Funding ‘regime change’
The US’s strategy of “regime change’ involves a long or medium-term penetration of the society of the ‘undesirable’ government through generous grants that fund civil society associations of every kind, especially NGOs concerned about freedom of the press (and freedom in general) and human rights. These funds come primarily through the National Endowment for Democracy (NED), USAID, but also from private bodies such as the International Republican Institute (NRI), the National Democratic Institute (NDI), interventionist resource centers of the Republican and Democratic parties respectively, and Freedom House.
Between 2014 and 2017, the NED-funded over 50 projects in Nicaragua for a total of US$4.2 million. The funding went mainly to organizations concerned about governance, private enterprise, strengthening civil society’s capacity to defend democracy, targeting especially youth and students aimed at fostering “a more active role of youth in defending democracy”, and human rights. Though the language of the NED is of support for ‘civil society’ and ‘pro-democracy’ groups, it is clear that the focus is specifically to provide a coordinated strategy and media voice for opposition groups and build coordinated opposition to the government.
In an article by Benjamin Waddell, “Laying the groundwork for change: A closer look at the U.S. role in Nicaragua’s social unrest” (1 May 2018), in NED-funded magazine Global Americans, Waddell unashamedly states: “Looking back at the developments of last several months, it is now quite evident that the U.S. government actively helped build the political space and capacity in Nicaraguan society for the social uprising that is currently unfolding.”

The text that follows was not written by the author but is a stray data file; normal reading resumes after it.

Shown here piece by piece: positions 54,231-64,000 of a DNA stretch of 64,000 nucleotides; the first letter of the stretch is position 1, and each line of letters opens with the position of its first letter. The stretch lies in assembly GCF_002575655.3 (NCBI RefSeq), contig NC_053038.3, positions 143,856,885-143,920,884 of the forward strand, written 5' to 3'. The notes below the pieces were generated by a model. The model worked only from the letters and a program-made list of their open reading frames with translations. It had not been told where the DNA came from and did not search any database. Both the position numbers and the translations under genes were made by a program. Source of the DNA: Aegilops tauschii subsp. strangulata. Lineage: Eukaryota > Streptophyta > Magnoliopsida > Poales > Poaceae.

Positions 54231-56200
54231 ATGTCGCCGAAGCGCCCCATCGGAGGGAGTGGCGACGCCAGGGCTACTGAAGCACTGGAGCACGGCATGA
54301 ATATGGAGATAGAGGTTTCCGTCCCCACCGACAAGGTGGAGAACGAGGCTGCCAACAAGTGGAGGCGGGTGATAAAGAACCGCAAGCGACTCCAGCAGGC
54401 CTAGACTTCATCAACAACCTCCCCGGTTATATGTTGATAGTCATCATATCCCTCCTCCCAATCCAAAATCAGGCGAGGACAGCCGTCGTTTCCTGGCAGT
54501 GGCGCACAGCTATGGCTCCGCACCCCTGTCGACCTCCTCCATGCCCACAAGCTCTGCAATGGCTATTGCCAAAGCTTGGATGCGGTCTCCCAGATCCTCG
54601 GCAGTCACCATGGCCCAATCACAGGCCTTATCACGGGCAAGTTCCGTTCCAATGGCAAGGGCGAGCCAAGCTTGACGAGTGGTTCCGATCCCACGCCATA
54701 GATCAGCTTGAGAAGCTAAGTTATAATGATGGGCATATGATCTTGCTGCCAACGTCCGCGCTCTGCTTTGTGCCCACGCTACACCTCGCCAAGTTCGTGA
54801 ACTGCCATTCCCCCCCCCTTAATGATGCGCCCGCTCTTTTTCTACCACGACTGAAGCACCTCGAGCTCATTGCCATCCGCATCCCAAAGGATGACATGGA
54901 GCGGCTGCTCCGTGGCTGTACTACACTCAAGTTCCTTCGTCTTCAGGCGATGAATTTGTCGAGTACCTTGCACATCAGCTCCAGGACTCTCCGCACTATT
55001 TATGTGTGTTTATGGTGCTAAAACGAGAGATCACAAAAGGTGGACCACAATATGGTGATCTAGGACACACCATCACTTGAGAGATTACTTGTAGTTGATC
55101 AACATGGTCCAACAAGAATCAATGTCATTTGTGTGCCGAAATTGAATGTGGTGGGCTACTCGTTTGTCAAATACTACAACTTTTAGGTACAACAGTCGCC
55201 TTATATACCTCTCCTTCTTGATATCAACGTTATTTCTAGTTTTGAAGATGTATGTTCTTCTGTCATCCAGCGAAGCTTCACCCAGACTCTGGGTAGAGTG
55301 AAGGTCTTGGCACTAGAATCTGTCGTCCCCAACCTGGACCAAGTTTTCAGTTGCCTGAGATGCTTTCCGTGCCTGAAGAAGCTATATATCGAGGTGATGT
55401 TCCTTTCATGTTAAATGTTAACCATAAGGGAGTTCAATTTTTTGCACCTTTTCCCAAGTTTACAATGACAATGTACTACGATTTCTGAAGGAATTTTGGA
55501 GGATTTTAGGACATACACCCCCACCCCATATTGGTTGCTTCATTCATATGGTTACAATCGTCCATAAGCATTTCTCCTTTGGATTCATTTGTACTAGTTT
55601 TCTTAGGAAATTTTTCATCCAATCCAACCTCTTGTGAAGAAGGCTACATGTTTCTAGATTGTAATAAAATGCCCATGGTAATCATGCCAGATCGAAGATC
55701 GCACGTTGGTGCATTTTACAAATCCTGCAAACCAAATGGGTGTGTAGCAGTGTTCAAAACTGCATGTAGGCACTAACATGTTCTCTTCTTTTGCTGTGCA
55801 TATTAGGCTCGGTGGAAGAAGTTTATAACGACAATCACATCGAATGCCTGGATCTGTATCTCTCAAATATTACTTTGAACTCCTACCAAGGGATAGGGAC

The biggest recipient of US funding is Hagamos Democracia (Let’s Make Democracy) with US$525,000 (2014-17) whose president, Luciano Garcia, against all evidence to the contrary, declared Nicaragua a “failed state” in February 2017 (La Prensa 26 February 2017) and has been calling for President Daniel Ortega to resign. The Institute for Strategic Studies and Public Policy (IEPP) received at least US$226 (2014-17) and their Executive Director, Felix Maradiaga, has openly called for President Daniel Ortega’s resignation by saying “I cannot imagine a way out at this moment that does not include a transition to democracy without Daniel Ortega.” (La Prensa 20 May 2018). Human rights organizations CENIDH and CPDH, both vociferous in their condemnation of supposed human rights violations by the government, have received between them $US111,000 in 2017.
On 5 June, a delegation of the opposition 19 April Student Movement that sparked the protests leading to the wave of violence traveled to Washington to meet with Ambassador Michael Kozak of the State Department’s Bureau of Democracy and Human Rights, Mark Green USAID administrator, Ilena Ros-Lehtinen and Senators Marco Rubio and Ted Cruz. These U.S. politicians are Cuban-Americans closely associated with the Miami exile community and are strongly committed to “regime change” in Cuba, Venezuela and now Nicaragua. They also belong to the far right wing of the Republican Party.
The students’ trip and related expenses were paid for by Freedom House, a U.S. government-funded NED partner whose agenda typically aligns with the neoconservative wing of U.S. foreign policy establishment. This was reported in McClatchy DC Bureau, 6 June 2018 with the suggestive title ‘Nicaragua’s Ortega clashed with students. They want Trump’s help in ousting him.’